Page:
A disabled homeless man is looking to raise money to pay for medical treatment for his dog after both of them were injured in an accident earlier this month.

Richard Powell, 60, said he needs at least $1,000 after he and his 4-year-old bichon, Marley, were hit by a car when they were legally crossing Panama Lane where vehicles on southbound Highway 99 exit to get onto the street.

Powell allegedly sustained minor injuries while he said his dog was partially ran over by a car on April 9, causing major injuries.

“I heard her yelp and saw her under a wheel,” he said.

Bakersfield police confirmed the accident.

Around 6:49 p.m., Powell and his dog were knocked out of his wheelchair after the driver allegedly failed to see Powell cross as the driver attempted to make a right turn onto Panama Lane, according to Bakersfield police.

There were "complaints of pain" from Powell at the scene and that he wasn’t treated at a hospital, said Public Information Officer Nathan McCauley. However, the department has no record of the dog being injured, McCauley added. 

Powell claimed the driver of the vehicle who hit them initially offered to pay for medical treatment but never followed through and has since denied accountability in the accident.

Powell and his friend Shawn Stokes attempted to get the driver’s insurance company, Geico, to pay for treatment but claim they were told that the driver was not at fault in the accident and, therefore, there would be no payout for the accident.

McCauley said the BPD doesn’t determine fault in situations like this unless there is a clear criminal violation, which wasn’t the case in this instance. These types of situations are usually dealt with in civil court or by insurance companies, he said.

After the accident, Powell and Stokes tried to take Marley to a local veterinarian for treatment. However, Stokes said they weren’t able to afford to pay money up front, as both he and Powell are homeless.

To help raise money for vet costs, Stokes created a fundraising page on Facebook in hopes that it could help collect the donations needed to fix Marley. Stokes said all proceeds will go to Powell and his dog.

“She’s everything (I’ve) got. She’s my life,” Powell said of Marley, who he's had for the past two years. “My dog is more important to me than me.”

Since the incident earlier this month, Powell said he has been carrying around his dog in his lap, as he said she has injured legs and hips and cannot walk very easily.

Stokes said they reached out to the Kern Humane Society to see if they could help get treatment for Marley. While the nonprofit organization initially seemed hopeful that they may be able to find a vet that could provide x-ray and treatment services on the cheap, that didn’t end up happening.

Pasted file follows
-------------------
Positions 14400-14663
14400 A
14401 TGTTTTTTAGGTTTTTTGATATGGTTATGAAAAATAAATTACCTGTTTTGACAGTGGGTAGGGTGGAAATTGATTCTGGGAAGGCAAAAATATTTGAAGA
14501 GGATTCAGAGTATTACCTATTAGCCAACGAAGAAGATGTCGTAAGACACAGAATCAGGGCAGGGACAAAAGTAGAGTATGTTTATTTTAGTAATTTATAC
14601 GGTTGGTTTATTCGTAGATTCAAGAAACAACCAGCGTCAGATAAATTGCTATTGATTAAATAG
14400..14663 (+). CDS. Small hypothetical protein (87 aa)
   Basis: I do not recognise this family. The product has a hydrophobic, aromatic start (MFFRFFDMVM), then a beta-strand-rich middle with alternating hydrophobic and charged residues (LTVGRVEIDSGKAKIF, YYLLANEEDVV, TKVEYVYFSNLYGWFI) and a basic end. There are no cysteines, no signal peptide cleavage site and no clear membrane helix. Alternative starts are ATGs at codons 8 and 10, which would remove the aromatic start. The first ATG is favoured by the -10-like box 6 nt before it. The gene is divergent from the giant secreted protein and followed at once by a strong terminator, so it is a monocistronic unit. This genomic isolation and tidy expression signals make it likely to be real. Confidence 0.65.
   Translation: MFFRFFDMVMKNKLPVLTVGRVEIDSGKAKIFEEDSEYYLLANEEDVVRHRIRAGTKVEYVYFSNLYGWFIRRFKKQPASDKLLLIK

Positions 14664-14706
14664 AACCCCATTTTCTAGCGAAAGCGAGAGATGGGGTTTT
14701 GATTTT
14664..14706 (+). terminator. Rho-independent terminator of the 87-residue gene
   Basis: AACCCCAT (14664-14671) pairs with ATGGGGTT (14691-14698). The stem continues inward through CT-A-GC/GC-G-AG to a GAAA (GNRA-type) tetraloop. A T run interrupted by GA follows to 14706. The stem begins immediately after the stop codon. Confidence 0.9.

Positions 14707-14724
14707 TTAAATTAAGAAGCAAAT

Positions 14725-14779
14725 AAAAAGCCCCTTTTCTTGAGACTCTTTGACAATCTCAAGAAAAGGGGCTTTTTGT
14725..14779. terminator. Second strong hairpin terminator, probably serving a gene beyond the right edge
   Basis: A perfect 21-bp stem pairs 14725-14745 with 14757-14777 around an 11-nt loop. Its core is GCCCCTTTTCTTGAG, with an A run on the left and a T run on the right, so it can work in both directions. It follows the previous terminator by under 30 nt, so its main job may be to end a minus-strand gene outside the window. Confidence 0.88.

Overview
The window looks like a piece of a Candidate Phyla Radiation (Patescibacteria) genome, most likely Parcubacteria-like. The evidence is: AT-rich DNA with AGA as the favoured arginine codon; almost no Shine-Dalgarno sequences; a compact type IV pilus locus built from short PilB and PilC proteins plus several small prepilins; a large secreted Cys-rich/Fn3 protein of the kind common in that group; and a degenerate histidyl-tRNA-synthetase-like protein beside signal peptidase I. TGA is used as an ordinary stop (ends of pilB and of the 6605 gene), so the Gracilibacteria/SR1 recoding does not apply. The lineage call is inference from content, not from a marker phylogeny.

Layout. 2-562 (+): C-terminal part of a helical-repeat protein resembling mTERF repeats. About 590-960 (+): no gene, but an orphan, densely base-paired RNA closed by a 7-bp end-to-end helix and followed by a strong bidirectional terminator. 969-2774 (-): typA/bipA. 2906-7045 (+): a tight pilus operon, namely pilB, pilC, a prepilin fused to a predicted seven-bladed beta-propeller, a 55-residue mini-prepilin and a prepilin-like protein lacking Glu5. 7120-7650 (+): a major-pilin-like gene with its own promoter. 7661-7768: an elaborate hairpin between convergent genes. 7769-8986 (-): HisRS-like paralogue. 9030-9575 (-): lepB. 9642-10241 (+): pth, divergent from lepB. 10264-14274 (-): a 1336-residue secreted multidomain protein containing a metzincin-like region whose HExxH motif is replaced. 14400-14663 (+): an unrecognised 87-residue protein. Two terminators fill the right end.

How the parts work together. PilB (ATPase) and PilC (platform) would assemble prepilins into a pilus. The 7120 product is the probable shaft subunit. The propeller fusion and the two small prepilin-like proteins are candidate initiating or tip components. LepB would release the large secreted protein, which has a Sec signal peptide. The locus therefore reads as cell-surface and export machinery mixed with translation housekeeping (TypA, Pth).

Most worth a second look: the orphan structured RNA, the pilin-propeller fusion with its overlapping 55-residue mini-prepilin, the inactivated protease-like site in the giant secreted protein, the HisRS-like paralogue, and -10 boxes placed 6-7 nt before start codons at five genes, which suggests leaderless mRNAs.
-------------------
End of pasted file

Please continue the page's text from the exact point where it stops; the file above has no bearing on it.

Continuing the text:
Sue Bennett, director of the organization, said x-rays alone could cost up to around $800, with hundreds more needed for actual treatment.

“Although we want to help, we can’t pay for something like that,” she said. “The Humane Society doesn’t have unlimited funds. We can’t just say ‘I’ll spend $1,500 on your dog.’”

The Society did give Powell and Stokes $200 to pay for an examination and pain pills to help make Marley more comfortable. Bennett said if money for a vet can’t be gathered soon, the most hopeful outcome is that Marley will heal in time.

“If in 10 days she doesn’t look like she’s going to recover, the only thing they can really do is euthanize,” she said.

So far, Stokes said the fundraising effort has only raised around $100, not nearly enough to fund treatment.

“It doesn’t seem like people really care or don’t believe that what we’re raising money for is really going toward treatment,” he said. “Just because we’re homeless doesn’t make us dishonest. It would be an evil thing to do to exploit people’s empathy and kindness like that.”

As things currently stand, Stokes said prospects for treatment aren’t looking good.

“Time is not on our side,” he said. “If we can’t get her treatment soon, she might have to walk with a limp for the rest of her life, and that’s the best-case scenario.”

If you would like to donate to help pay Marley's vet pills, visit the Facebook fundraising page at https://bit.ly/2GjObB2

Joseph Luiz can be reached at 395-7368 or by email at jluiz@bakersfield.com. You can also follow him on Twitter @JLuiz_TBC. 

(5) comments

Popeye438

https://www.gofundme.com/1lu2tepeao
Link to the go fund me page set up For Richard and Marley.

Jim Wood

A link to the gofundme page would be helpful to readers.

Popeye438

https://www.gofundme.com/1lu2tepeao

JR

Anyone who has to walk the streets of Bakersfield is living in the eye of the storm. Bakersfield drivers speed at 60-70 MPH in 35 to 45 mile zones and that's why there are so many hit-and-run deaths and fatal car accidents here. My car was rear-ended twice in 4 months while I was stopped at a stop light. First driver took off without stopping to even see if I was OK. No doubt had no insurance and/or was drinking or on a suspended license. The second one did stop and took responsibility for the accident but it still cost me money a lot of time and trauma. Driving in this city is dangerous, much less walking here.

Gary Crabtree

What's wrong with the vets in this town? It's all about $$$ to them. Their charges are outrageous anyway, especially BVH. $600 to have a dog's teeth cleaned. Give me a break. Some pro-bono goes a long way but not with vets. They have a licence to steal.

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